Chapter 49 Sanctions for Failure To Comply With Court-Ordered Discovery


Smith sued Jones for alleged violations of a licensing agreement. Jones served on Smith a request for production of documents, including a request for documents relating to all oral and written communications between Smith and Jones (or Jones's counsel).

Unbeknownst to anyone else at that time, Smith had a habit of tape-recording his telephone conversations with Jones and his counsel. Later, Smith prepared typewritten memoranda from these recorded conversations. Each memorandum was signed and dated. Smith did not produce the tapes or the memoranda in response to Jones's document requests. Smith did produce a privilege log, but it made no mention of the tapes or memoranda.

When questioned at deposition, Smith initially testified that he had provided all documents he currently possessed in accordance with Jones's document requests. Later on in the deposition, Smith recanted and acknowledged that there were tape recordings of conversations, as well as memoranda prepared from the tapes. Smith further acknowledged that he destroyed the tapes and memoranda six months after the lawsuit had been filed.

Following the deposition, counsel for Jones filed a motion to dismiss Smith's complaint as a sanction for Smith's nonproduction and spoliation of documents. Jones's motion was based on MD. RULES 2-432(a) and 2-433(a)(3), as well as the inherent power of the circuit courts to impose discovery sanctions. The motion alleged that Smith made tape recordings of telephone conversations; that Smith prepared written memoranda from the recordings; that he intentionally destroyed the tape recordings and the memoranda while the case was pending; and that he falsely affirmed in his deposition that he had produced all documents.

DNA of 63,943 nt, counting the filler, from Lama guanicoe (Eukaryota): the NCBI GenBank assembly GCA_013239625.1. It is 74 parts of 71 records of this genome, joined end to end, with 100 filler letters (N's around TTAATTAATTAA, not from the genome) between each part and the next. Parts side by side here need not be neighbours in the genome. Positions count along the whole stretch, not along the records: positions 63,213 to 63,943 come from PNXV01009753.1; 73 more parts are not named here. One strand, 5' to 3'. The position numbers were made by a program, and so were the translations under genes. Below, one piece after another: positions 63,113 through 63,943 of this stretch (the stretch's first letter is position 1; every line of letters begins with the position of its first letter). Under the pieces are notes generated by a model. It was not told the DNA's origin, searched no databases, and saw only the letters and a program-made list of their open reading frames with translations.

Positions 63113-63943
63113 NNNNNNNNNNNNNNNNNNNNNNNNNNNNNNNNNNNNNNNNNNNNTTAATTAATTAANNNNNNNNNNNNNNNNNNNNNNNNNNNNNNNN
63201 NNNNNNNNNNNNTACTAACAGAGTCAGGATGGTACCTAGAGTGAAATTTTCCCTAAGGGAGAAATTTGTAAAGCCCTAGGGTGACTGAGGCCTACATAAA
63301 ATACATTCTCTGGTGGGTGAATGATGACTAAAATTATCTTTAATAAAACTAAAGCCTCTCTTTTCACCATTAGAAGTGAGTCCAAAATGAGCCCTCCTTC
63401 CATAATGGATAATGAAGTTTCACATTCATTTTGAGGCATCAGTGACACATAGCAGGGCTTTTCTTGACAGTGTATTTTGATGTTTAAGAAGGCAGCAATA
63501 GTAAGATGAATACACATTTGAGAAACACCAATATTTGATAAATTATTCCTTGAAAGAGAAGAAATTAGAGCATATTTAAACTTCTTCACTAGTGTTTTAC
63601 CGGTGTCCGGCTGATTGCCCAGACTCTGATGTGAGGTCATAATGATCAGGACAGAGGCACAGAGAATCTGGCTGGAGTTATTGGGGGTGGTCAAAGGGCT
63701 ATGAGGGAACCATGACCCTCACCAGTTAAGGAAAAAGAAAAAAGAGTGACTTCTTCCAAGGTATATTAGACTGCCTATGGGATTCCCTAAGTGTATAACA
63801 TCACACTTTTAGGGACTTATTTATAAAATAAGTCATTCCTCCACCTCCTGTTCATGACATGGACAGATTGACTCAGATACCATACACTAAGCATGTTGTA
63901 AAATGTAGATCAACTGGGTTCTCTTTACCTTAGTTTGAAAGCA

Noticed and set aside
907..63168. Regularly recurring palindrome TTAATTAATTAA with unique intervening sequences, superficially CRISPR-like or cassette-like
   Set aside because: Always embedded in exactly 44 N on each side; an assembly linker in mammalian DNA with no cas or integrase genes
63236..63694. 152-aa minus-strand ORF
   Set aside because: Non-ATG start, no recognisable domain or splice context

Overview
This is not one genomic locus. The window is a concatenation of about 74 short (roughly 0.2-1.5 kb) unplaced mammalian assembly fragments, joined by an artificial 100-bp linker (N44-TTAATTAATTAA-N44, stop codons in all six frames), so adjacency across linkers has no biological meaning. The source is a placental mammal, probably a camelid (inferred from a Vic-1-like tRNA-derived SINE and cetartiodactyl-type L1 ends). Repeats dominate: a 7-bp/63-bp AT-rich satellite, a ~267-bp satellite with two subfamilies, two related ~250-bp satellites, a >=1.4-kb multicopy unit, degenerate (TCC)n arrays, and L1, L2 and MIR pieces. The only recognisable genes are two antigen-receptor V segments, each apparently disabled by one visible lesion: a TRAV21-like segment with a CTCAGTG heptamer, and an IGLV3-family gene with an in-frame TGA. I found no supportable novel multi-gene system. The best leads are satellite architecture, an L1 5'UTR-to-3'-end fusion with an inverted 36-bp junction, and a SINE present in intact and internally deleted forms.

Smith responded that dismissal of the complaint was unwarranted because he did not appreciate that he should not have destroyed the material. Moreover, he argued, Jones was not prejudiced by Smith's actions—he had ultimately provided truthful testimony concerning the contents of the tape recordings and the memoranda, leaving adequate time for Jones's counsel to prepare the case for trial.

How should the court rule?

Comment: Spoliation is destroying, significantly altering, or failing to preserve property for another's use as evidence in pending or reasonably foreseeable litigation. A party on notice that evidence is relevant has a duty to preserve it.

Although the MD. RULES do not specifically address spoliation of evidence, Maryland courts have imposed an array of sanctions on litigants who engage in spoliation based on the courts' broad discretion to impose sanctions and their inherent powers to administer justice and direct the course of litigation. "The doctrine of spoliation is grounded in fairness . . . Stated simply, a party should not be allowed to support its claims or defenses with physical evidence that it has destroyed to the detriment of its opponent."1 The Maryland Court of Appeals has recognized that "[t]he inherent power of the court is the power to protect itself; the power to administer justice . . . ; the power to promulgate rules for its practice; and the power to provide process where none exists."2 In Bartholomee v. Casey, the Court of Special Appeals wrote that...

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